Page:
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  Series Editor Series Title Abbreviated Series Title  
  Series Volume Series Issue Edition  
  ISSN 1432-1904 ISBN Medium  
  Area Expedition Conference  
  Notes Approved no  
  Call Number Equine Behaviour @ team @ Henry2017 Serial 6665  
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Author Boissy, A. url  doi
openurl 
  Title Fear and Fearfulness in Animals Type Journal Article
  Year 1995 Publication The Quarterly Review of Biology Abbreviated Journal The Quarterly Review of Biology  
  Volume 70 Issue 2 Pages 165-191  
  Keywords  
  Abstract Persistence of individual differences in animal behavior in reactions to various environmental challenges could reflect basic divergences in temperament, which might be used to predict details of adaptive response. Although studies have been carried out on fear and anxiety in various species, including laboratory, domestic and wild animals, no consistent definition of fearfulness as a basic trait of temperament has emerged. After a classification of the events that may produce a state of fear, this article describes the great variability in behavior and in physiological patterns generally associated with emotional reactivity. The difficulties of proposing fearfulness-the general capacity to react to a variety of potentially threatening situations-as a valid basic internal variable are then discussed. Although there are many studies showing covariation among the psychobiological responses to different environmental challenges, other studies find no such correlations and raise doubts about the interpretation of fearfulness as a basic personality trait. After a critical assessment of methodologies used in fear and anxiety studies, it is suggested that discrepancies among results are mainly due to the modulation of emotional responses in animals, which depend on numerous genetic and epigenetic factors. It is difficult to compare results obtained by different methods from animals reared under various conditions and with different genetic origins. The concept of fearfulness as an inner trait is best supported by two kinds of investigations. First, an experimental approach combining ethology and experimental psychology produces undeniable indicators of emotional reactivity. Second, genetic lines selected for psychobiological traits prove useful in establishing between behavioral and neuroendocrine aspects of emotional reactivity. It is suggested that fearfulness could be considered a basic feature of the temperament of each individual, one that predisposes it to respond similarly to a variety of potentially alarming challenges, but is nevertheless continually modulated during development by the interaction of genetic traits of reactivity with environmental factors, particularly in the juvenile period. Such interaction may explain much of the interindividual variability observed in adaptive responses.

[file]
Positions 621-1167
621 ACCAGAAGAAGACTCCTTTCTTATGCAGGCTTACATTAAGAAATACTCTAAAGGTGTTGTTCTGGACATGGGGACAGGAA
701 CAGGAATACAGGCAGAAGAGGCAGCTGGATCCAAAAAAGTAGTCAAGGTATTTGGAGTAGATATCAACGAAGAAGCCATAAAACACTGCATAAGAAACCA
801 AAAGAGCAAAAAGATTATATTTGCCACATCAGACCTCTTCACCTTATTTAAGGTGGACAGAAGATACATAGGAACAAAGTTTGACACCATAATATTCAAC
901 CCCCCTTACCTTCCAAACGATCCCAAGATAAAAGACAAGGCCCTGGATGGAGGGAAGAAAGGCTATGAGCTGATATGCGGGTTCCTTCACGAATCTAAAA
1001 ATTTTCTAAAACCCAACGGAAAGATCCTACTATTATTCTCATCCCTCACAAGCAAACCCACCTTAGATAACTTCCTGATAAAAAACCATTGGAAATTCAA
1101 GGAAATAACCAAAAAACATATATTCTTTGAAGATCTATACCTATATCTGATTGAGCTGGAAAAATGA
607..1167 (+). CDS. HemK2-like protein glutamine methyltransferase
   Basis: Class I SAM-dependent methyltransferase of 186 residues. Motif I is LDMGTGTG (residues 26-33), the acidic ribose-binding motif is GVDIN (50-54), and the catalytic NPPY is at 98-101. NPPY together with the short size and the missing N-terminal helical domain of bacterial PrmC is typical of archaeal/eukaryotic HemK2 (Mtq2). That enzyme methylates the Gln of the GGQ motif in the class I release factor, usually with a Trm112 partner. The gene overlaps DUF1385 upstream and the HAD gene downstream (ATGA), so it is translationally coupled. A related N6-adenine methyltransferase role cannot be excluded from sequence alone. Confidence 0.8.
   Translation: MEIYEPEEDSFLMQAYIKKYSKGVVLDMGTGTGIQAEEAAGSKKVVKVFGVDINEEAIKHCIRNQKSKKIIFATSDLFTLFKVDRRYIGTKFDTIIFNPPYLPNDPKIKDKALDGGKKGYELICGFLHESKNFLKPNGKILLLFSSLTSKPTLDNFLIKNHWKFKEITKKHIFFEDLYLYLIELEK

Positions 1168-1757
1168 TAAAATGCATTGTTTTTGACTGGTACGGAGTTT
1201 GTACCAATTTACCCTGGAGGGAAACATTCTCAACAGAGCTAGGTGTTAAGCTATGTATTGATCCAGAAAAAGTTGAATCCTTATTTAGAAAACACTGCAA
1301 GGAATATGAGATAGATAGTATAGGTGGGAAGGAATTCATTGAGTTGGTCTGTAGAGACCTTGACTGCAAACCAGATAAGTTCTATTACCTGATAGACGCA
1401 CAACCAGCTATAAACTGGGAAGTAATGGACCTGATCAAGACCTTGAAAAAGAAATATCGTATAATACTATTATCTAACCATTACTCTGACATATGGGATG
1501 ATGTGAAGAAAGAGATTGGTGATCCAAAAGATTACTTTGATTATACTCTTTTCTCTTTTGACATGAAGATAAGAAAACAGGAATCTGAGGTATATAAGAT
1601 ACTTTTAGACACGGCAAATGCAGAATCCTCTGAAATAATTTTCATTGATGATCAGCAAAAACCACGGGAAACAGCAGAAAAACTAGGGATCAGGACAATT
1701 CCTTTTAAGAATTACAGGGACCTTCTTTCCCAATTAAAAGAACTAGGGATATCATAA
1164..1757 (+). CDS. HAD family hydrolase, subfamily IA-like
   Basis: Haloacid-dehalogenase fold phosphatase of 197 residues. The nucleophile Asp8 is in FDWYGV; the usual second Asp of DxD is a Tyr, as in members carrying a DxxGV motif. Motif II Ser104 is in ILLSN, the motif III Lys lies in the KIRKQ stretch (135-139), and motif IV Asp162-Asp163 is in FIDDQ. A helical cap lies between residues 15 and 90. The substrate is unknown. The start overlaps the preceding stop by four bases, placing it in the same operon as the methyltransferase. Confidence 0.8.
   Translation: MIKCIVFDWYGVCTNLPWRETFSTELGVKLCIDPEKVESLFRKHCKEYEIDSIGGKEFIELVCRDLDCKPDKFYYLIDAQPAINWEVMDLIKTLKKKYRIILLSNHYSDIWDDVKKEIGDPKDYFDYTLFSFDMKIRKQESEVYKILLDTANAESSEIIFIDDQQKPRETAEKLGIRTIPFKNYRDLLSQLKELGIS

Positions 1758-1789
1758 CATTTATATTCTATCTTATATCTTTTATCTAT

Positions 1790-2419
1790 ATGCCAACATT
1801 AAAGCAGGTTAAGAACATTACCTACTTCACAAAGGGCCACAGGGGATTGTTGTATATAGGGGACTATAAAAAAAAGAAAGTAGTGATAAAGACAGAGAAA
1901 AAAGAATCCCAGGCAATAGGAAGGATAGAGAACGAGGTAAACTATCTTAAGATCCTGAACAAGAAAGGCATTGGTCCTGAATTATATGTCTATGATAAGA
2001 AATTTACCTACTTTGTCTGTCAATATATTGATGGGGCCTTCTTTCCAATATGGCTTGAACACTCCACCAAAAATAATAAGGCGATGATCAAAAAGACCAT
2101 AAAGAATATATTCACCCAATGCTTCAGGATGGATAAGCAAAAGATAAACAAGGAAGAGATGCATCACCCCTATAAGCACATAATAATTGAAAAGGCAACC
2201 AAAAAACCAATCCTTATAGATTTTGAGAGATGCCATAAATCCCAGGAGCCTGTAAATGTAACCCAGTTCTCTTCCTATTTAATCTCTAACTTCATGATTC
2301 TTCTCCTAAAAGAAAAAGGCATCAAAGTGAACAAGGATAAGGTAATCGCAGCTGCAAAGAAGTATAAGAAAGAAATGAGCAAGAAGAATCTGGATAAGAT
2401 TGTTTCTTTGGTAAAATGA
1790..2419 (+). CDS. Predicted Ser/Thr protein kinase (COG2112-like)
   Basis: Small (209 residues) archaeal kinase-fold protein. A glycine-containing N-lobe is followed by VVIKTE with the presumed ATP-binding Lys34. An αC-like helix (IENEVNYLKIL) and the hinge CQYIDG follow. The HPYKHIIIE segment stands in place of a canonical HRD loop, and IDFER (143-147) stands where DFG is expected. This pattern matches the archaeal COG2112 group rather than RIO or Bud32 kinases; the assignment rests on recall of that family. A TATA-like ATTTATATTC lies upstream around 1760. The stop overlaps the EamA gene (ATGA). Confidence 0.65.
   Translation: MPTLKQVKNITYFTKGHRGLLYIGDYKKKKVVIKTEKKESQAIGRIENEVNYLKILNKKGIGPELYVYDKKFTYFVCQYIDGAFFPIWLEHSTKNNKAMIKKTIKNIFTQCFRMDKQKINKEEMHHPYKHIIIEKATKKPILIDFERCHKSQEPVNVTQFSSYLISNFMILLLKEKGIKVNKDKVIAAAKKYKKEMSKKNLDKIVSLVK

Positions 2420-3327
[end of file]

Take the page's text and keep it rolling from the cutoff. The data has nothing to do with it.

Address  
  Corporate Author Thesis  
  Publisher The University of Chicago Press Place of Publication Editor  
  Language Summary Language Original Title  
  Series Editor Series Title Abbreviated Series Title  
  Series Volume Series Issue Edition  
  ISSN 0033-5770 ISBN Medium  
  Area Expedition Conference  
  Notes doi: 10.1086/418981 Approved no  
  Call Number Equine Behaviour @ team @ Serial 6664  
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Author Byström, A.; Clayton, H.M.; Hernlund, E.; Rhodin, M.; Egenvall, A. url  doi
openurl 
  Title Equestrian and biomechanical perspectives on laterality in the horse Type Journal Article